Bass, Berry & Sims attorney Chris Lazarini analyzed the putative class active brought against T. Rowe Price Group by current and former employees alleging the firm breached its fiduciary duty by favoring its own financial interests over that of the plaintiffs. The court agreed with the plaintiffs, finding the fiduciaries did not properly uphold the following fiduciary standards imposed by ERISA:
- Fiduciaries must act solely in the best interest of the plan participants
- Fiduciaries must diversify the plan investments to minimize the risk of large losses, unless under the circumstances it is clearly prudent not to do so
- Fiduciaries must act under the Plan documents where those documents follow ERISA
- Fiduciaries must exercise the care, skill, prudence, and diligence that a prudent man acting in like capacity would use under the existing circumstances
Chris provided the analysis for Securities Online Litigation Alert (SOLA). The full text of the analysis is below and used with permission from the publication. If you would like to receive additional content from the SOLA, please visit the SOLA website to sign up for the newsletter.
Feinberg vs. T. Rowe Price Group, Inc., No. 17-0427 (D. Md., 8/20/18)
*ERISA imposes fiduciary standards on those responsible for administration of employee benefit plans.
**Fiduciaries must act solely in the best interest of the plan participants; must diversify the plan investments to minimize the risk of large losses, unless under the circumstances it is clearly prudent not to do so; must act under the Plan documents where those documents follow ERISA; and must exercise the care, skill, prudence, and diligence that a prudent man acting in like capacity would use under the existing circumstances.
Plaintiffs, current and former T. Rowe Price employees who participated in the company’s defined contribution 401(k) plan (“Plan”), allege in this putative class action that the company, related entities, and other Plan fiduciaries and parties-in-interest breached their fiduciary duties to the Plan and engaged in ERISA-prohibited transactions. Plaintiffs claim Defendants favored their own economic interests over Plaintiffs’ by limiting the Plan to proprietary funds that charged fees higher than comparable funds, by using higher cost retail versions of the in-house funds over lower cost institutional versions, and by retaining underperforming funds.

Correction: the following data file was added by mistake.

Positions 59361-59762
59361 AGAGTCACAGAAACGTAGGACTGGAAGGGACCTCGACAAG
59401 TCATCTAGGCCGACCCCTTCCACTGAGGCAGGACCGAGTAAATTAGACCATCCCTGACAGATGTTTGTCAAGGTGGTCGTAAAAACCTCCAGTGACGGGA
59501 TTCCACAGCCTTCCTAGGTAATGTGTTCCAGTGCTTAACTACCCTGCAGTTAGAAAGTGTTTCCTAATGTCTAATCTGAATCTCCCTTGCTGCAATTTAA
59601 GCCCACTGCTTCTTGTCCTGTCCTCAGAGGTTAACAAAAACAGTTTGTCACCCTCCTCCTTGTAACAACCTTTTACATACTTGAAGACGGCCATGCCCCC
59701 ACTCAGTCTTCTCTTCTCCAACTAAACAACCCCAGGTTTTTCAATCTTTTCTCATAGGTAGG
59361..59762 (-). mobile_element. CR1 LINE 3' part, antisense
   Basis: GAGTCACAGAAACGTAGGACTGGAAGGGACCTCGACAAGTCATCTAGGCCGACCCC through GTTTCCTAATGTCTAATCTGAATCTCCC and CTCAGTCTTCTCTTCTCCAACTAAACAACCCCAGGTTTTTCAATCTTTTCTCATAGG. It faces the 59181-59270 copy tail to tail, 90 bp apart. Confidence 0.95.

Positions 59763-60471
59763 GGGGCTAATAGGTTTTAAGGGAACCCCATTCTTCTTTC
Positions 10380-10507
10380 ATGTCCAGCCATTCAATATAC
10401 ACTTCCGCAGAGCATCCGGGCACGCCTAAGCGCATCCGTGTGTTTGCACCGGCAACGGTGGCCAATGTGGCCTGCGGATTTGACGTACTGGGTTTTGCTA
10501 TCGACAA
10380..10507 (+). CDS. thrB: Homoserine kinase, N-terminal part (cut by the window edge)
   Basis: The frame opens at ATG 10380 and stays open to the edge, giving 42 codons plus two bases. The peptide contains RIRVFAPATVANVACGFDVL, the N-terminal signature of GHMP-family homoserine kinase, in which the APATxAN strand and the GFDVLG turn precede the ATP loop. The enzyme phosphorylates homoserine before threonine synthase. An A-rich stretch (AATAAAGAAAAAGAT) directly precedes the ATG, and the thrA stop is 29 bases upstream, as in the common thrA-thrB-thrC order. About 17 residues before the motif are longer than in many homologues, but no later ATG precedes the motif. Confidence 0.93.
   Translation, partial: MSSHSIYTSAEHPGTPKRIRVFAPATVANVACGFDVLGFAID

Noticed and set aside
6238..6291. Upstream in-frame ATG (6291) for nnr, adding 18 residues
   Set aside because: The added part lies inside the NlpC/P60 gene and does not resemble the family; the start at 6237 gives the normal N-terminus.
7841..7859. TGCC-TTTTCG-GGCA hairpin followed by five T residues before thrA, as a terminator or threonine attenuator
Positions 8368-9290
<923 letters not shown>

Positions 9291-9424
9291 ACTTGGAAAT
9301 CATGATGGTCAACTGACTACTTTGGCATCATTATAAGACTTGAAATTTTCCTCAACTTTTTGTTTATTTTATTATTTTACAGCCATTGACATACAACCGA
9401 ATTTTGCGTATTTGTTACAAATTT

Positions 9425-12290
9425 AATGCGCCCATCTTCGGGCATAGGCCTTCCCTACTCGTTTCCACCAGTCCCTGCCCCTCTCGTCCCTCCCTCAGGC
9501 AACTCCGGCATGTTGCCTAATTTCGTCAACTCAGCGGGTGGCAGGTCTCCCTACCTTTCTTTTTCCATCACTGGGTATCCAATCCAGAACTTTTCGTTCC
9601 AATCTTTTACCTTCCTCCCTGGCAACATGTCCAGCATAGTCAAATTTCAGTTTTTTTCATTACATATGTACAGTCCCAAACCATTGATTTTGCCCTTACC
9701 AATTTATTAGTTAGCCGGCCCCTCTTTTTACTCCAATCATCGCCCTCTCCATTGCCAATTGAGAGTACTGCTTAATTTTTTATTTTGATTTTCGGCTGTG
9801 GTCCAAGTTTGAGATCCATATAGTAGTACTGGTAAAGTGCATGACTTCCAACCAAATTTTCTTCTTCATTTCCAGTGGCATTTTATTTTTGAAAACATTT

Denying Defendants’ motion to dismiss, the Court finds Plaintiffs’ breach of fiduciary duty allegations sufficient to cross the line from possibility to plausibility of entitlement to relief. A plaintiff cannot avoid a motion to dismiss by simply alleging that better or cheaper investment options were available. The breach of fiduciary duty allegations must allow the court to reasonably infer that the process was flawed and that the alleged breach caused a loss to the plan and its participants.
Here, the Court has no trouble finding that Plaintiffs adequately alleged a flawed process. Its Opinion highlights multiple allegations about the process, including allegations that the proprietary funds’ expense ratios ranged from 16% to 2,500% higher than comparable non-proprietary funds, retail-class versions of funds were used instead of less expensive institutional versions, Plan assets were used to seed new funds and then moved to less expensive, nearly identical alternatives once the new funds achieved marketability to outside investors, and chronically underperforming funds were retained in the Plan. Accepting these allegations as true, as it must at this stage, the Court concludes that Plaintiffs alleged that the Plan and its participants suffered losses because of Defendants’ decisions.
The Court similarly allows Plaintiffs to proceed on their prohibited transactions claim, finding that they stated a plausible claim for relief where they alleged that Defendants engaged in self-dealing that allowed T. Rowe Price affiliates, who were Plan fiduciaries, to receive more than reasonable compensation for advising the Plan. The Court acknowledges that Defendants may have viable affirmative defenses, including statutory exemptions and the running of the statute of repose, but finds it cannot consider their merits on a motion to dismiss, because the facts necessary to establish them are not clearly apparent on the face of the complaint.
Defendant T. Rowe Price Associates, Inc. is an investment adviser that provided investment advisory services to the proprietary mutual funds involved in this case.